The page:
Tony Blair at Drew



The former British prime minister discusses a world changing at a dizzying speed.

MADISON, NJ–The U.S. and Great Britain will not be able to check terrorism or other global threats unless they look beyond the traditional transatlantic alliance and forge partnerships with emerging countries like China and India, former British Prime Minister Tony Blair told a packed Simon Forum at Drew on October 30, 2009.
They should also use a combination of military action and diplomacy with potential aggressors, rather than choose between one means or the other, he said.
“I actually favor reaching out and talking to the Iranian leadership, but also telling them it is not OK to acquire a nuclear weapons capability, not now or in the future,” said Blair, who got a warm reception at the second session of the Drew Forum lecture series. He spoke animatedly and without notes, often flashing his famous smile.
The former Labour Party leader, a staunch ally of former president George Bush, defended his decision to go to war against Saddam Hussein in 2003 but sounded a decidedly wistful note. Blair, 56, is now writing his memoirs.
“The initial information on WMD turned out to be in most respects wrong, but I honestly believe the world is better off with Saddam and his two sons out of power,” he said in response to a question from senior Erica Klemens, a Drew political science major. “I ask not that you agree with the decision, but that you understand it was out of genuine conviction that it was the right thing to do.  I ask people to respect the sincerity of my decision.”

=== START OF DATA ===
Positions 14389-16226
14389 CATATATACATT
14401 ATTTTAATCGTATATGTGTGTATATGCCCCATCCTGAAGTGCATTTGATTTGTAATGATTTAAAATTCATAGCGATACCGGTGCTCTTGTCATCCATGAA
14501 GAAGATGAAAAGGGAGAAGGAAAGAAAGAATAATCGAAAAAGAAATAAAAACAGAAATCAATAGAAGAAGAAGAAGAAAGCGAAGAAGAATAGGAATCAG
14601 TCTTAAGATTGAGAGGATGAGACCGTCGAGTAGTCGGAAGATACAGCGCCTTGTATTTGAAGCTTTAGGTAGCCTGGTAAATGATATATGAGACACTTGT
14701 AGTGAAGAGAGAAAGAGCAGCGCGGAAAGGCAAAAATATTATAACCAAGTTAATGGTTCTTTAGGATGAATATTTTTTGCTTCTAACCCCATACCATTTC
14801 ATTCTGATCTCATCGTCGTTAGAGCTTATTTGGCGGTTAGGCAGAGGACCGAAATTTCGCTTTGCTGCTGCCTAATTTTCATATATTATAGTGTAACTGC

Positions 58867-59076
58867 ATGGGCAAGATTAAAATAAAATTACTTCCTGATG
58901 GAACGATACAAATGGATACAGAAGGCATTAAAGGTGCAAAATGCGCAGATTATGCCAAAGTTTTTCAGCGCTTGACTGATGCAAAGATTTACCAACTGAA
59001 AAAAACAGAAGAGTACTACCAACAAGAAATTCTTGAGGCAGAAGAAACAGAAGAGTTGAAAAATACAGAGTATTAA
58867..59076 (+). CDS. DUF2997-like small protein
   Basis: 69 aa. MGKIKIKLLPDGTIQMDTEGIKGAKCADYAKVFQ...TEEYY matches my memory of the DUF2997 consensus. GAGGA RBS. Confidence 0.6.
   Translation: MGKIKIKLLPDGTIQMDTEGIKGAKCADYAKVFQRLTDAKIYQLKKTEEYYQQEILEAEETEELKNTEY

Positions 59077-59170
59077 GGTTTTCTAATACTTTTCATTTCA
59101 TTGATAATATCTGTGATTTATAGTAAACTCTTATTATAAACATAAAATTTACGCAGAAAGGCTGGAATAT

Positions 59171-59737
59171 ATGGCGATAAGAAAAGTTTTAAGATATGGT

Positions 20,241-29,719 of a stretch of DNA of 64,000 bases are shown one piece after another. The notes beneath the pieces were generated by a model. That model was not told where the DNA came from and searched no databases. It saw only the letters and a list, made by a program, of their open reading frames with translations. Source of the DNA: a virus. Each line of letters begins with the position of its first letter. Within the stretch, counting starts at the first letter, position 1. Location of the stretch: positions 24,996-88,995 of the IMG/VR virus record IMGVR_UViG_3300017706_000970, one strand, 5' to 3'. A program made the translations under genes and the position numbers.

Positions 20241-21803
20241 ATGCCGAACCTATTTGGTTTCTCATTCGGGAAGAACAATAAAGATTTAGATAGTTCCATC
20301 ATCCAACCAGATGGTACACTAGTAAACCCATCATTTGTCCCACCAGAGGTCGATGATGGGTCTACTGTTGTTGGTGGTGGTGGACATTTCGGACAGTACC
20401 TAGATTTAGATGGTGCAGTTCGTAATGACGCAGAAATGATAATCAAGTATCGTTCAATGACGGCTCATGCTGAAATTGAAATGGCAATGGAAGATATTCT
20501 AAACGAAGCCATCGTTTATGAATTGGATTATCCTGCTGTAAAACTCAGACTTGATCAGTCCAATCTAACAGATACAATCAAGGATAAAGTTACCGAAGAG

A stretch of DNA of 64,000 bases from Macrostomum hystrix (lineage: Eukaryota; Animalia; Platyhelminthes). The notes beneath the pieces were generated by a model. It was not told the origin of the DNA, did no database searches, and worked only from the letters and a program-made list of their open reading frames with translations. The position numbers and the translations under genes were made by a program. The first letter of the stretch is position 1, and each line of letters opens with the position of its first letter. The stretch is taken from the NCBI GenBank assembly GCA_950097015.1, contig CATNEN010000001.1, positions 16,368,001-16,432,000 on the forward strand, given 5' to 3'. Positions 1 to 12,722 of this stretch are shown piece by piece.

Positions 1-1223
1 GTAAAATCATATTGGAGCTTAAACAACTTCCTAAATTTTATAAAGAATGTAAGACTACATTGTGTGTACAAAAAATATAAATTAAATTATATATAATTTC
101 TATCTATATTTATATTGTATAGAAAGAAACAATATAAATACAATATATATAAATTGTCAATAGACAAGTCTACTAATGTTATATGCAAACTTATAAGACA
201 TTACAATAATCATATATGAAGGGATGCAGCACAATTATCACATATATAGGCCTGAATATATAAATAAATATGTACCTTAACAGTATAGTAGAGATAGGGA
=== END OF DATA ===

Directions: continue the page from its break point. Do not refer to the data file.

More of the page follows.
Blair’s main theme was that the world has become interdependent, and that problems like the economic crisis and climate change need global solutions. A “somewhat different sort of politics” is needed as well.

The free world uses labels “left” or “right,” but a new perspective is needed, Blair said. “‘Open’ and ‘closed’ are just as important. Do we become anti-immigration, isolationist, protectionist? Or do we open up to the world?”

The sell-out crowd of 2,500 was the largest for a Forum lecturer since former President Bill Clinton in 2005. Kofi Annan, former secretary general of the United Nations, is scheduled to speak on April 13, 2010.



Posted: November 3, 2009